Saturday, July 20, 2013
Before Nancy Ellen Laubenheimer died in 2009, boyfriend Joseph McLeod checked her out of her nursing home to obtain a marriage license and get married at the courthouse, unbeknownst to family, friends, or the nursing home.
Now, McLeod is petitioning for administration of her estate and appointment as personal representative, arguing her 1999 will leaving her estate to her stepchildren is invalid. The stepchildren are petitioning the same, arguing McLeod has no rights because his marriage is invalid.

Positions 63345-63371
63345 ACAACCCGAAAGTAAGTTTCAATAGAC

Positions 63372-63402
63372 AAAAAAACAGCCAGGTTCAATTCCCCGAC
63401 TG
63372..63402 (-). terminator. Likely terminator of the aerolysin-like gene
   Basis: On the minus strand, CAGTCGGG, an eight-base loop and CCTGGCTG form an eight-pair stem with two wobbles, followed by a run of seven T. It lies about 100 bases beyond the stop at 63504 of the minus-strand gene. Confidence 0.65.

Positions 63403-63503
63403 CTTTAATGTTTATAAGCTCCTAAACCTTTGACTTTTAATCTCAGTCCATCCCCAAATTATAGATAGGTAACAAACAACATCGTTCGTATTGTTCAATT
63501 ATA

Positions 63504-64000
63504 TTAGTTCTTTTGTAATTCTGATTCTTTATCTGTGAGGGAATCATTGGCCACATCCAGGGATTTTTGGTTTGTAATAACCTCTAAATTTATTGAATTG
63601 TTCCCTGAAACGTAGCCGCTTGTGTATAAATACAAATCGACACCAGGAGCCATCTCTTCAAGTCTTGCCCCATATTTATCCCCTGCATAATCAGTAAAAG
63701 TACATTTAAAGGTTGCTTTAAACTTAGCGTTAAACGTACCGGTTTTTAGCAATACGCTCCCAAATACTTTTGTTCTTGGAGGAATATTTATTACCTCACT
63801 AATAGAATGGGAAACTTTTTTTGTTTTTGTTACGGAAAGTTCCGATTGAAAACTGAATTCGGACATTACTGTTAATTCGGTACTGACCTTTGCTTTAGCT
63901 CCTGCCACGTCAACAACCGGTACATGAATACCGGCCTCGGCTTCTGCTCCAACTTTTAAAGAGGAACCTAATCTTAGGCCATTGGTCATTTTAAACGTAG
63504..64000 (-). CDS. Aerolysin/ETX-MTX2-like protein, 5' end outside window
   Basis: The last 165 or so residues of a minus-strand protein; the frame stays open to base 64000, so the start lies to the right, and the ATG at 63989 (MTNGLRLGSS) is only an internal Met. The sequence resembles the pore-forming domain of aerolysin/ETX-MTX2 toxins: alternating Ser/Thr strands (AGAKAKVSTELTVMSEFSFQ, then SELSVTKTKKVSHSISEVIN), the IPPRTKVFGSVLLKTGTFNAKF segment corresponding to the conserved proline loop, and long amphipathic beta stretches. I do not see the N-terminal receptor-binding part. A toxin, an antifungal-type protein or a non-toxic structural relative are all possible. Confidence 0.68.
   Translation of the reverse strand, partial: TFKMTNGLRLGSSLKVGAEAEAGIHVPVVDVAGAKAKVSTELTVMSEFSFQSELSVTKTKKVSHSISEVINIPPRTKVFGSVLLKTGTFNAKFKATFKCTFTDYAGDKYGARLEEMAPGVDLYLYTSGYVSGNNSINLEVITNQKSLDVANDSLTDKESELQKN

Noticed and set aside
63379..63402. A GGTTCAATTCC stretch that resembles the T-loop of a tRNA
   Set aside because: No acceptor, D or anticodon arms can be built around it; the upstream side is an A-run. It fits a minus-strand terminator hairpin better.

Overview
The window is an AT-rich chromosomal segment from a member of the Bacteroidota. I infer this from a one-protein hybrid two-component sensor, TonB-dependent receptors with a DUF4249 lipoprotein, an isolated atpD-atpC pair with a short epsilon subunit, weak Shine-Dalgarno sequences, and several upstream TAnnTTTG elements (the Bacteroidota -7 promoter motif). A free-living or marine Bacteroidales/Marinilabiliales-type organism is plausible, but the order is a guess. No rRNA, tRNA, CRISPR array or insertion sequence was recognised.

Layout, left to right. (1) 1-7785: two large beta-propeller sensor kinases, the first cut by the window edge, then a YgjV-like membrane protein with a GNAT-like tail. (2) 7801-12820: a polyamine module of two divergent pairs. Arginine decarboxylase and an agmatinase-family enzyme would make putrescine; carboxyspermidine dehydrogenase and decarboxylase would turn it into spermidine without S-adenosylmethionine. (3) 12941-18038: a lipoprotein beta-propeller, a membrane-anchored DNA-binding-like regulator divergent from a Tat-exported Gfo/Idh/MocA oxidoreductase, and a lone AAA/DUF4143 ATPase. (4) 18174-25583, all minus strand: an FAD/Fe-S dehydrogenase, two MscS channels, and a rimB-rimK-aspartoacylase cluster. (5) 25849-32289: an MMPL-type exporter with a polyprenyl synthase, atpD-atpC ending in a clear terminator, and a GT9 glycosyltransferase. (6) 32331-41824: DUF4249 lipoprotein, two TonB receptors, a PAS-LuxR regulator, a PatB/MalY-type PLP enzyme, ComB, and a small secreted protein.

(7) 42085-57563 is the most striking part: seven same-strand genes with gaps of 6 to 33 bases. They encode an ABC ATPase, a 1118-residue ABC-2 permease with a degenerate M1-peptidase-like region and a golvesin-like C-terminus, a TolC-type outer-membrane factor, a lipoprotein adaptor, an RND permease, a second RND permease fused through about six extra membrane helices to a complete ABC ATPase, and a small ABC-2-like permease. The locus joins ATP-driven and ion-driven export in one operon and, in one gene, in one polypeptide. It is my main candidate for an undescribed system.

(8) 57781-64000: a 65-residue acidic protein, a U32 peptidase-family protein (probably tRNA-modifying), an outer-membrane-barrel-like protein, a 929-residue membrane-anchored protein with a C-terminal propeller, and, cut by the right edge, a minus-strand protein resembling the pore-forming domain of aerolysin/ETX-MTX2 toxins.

A Wisconsin trial court sided with McLeod, finding annulment was the only way to void the marriage, which isn’t possible after a spouse has died. On certification from an appellate court, the Wisconsin Supreme Court found the marriage can be voided if it was prohibited by law, but declined to rule on the marriage’s validity. The supreme court did rule the trial court has jurisdiction and the marriage will be presumed valid, with the burden on the stepchildren to prove it’s void by clear and convincing evidence.
See Jeff D. Gorman, Stepmom’s Marriage May Be Voided After Death, Courthouse News Service, July 18, 2013.